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The Best $10,000 I Ever Spent

Did I ever tell you about the best $10,000 I ever spent?

Here's how it went down:

Back in the summer/fall of 2014, I had the splendid opportunity to intern at two different world-class gyms with NHL strength coaches Ben Prentiss (currently with the New York Rangers) and Kevin Neeld (San Jose Sharks).

Despite that sounding like an amazing experience (which it was!), my finances were bleeding like a Russian princess during that time.

The week with Ben cost $2,500 alone.

Add to that the following expenditures:

* All the nights staying at hotels/AirBnB'ing in NYC, Boston, Providence, NJ, Connecticut, Philly, DC

* Renting a room for close to three months at this nice lady's place while interning at Kevin's gym

* Watching a few live NHL games in Philly, DC and NYC

* Food

* Going out ​at night

* Attending a training seminar in Providence

* Visits to a couple other top-notch training facilities (one of them ex-Boston Bruins and Boston University strength coach Mike Boyle's gym in Boston)

* Spending an afternoon at the sports museum located inside TD Garden

* Plus all the other fun stuff you gotta experience when you're roaming abroad as a young and single guy for a total of 16 weeks...

Never bothered to whip out a calculator to pinpoint the exact number for my expenses but I'd guesstimate it was well north of $10,000.

I got a helluva education in training hockey players during those three months and will always be grateful to Ben and Kevin for showing me the ropes.

Not gonna lie, though... watching my bank account come dangerously close to zero stung. That trip put me in the red for a looong time.

However, I knew I would eventually recover, reclaim and regain the $10,000.

Because I didn't view those mucho dineros spent as a cost, but as an investment.

And as should be the case with any sound investment, I've made that initial expense back many times over.

Thus, my ROI (return on investment) has and continues to be immensely positive.

The same applies to your physical health. Nothing is more important than that.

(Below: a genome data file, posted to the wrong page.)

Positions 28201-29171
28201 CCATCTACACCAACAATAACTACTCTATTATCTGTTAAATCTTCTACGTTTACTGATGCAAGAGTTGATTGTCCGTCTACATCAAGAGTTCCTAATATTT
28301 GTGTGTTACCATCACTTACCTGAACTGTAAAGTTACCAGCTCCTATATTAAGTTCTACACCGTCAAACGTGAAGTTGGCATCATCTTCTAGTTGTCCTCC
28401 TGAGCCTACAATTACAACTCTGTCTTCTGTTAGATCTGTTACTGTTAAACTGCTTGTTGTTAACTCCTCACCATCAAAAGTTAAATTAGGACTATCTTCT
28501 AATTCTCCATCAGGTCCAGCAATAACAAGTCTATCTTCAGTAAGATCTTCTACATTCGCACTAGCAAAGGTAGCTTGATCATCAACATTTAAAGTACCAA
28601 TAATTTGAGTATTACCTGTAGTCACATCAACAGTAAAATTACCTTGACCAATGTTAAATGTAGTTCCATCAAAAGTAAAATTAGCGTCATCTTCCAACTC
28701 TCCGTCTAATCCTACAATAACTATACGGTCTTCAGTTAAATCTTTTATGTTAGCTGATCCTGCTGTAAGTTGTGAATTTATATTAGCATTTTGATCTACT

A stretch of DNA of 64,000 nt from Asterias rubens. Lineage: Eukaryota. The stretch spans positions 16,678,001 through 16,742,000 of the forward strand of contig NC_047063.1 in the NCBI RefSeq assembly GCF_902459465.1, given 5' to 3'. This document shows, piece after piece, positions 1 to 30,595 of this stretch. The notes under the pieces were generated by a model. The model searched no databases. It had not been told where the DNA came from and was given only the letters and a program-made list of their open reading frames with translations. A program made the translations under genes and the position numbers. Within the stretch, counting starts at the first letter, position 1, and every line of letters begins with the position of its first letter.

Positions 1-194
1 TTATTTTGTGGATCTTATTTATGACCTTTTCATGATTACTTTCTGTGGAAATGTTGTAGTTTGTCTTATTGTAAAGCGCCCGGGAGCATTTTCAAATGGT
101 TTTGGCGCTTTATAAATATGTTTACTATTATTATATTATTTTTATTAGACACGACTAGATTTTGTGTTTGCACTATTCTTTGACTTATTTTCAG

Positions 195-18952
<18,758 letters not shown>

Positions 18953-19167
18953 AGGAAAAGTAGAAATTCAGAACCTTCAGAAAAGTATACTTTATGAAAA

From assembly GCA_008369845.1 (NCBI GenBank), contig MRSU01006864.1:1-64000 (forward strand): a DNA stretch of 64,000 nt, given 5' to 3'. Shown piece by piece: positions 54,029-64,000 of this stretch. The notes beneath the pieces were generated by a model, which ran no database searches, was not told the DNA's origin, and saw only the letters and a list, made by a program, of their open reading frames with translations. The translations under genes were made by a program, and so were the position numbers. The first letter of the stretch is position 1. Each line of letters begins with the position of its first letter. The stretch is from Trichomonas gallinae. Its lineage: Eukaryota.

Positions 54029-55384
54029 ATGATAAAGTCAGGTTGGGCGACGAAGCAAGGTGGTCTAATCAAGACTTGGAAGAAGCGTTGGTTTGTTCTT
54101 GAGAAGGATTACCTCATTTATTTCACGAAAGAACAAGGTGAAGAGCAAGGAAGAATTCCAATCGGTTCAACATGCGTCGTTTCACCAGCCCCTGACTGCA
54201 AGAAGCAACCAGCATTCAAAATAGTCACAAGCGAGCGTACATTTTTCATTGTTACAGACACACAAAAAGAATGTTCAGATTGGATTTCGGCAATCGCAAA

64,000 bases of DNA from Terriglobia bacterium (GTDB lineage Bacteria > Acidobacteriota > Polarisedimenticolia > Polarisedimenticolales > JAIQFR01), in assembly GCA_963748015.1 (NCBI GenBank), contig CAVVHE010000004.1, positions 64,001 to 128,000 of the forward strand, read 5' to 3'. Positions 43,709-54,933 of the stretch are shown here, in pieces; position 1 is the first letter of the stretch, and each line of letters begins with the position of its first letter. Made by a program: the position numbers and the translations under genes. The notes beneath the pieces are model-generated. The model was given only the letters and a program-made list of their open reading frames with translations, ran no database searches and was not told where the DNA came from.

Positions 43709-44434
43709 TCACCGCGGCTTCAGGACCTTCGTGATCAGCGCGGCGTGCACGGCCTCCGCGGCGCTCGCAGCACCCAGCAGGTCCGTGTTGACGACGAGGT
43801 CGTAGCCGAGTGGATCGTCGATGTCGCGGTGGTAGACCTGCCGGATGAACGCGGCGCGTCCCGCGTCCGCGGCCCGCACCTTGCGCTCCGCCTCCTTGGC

When you just ​go to the gym without a clear direction or sense of purpose, you pay a hefty cost.

Not today, probably not next week, but eventually you will.

One day down the line you wake up, look in the mirror, only to be appalled by the sight staring back - narrow shoulders, slouched posture, love handles that were not there before, feeling tired all the time...

That's the price you pay for winging your workouts.

Instead, why don't you get on the right track once and for good?

Why not score a solid return on the time, effort and money you invest into training?

It's simple, too.

You can now access all my insider workout tricks and tactics - including those I've learned over the years from some of the best strength coaches on the planet.

And, I won't charge you $10,000 for it.

Go here to jack up your training ROI for a fraction of that:

http://www.NextLevelHockeyTraining.com

Who knows?

That might just be the best investment into your physical health and performance you'll ever make...

Yunus Barisik

The Training Mistake That Ruined Mario Lemieux’s Career

Mario Lemieux was once asked in an interview how he plans to prepare for a new hockey season…

His answer?

“I’ll stop ordering fries with my club sandwich.”

That’s 80’s hockey for ya right there.

Nobody gave a damn about diets or off-ice training.

In fact, guys would grab a few beers after every game at some local waterhole.

Of course, Lemieux was so far above the rest that he didn’t NEED TO train.

He was easily one of the TOP 3 most talented hockey players of all time (along with Bobby Orr and #99).

Just showing up at the rink for practice and games was enough for him to dominate like a boss.

But that nonchalant attitude towards training eventually led to him retiring from the game at age 32.

How so?

Well, for one thing, he suffered from a bunch of serious injuries throughout his career.

Spinal disc herniation.

Hodgkin’s lymphoma (a type of cancer).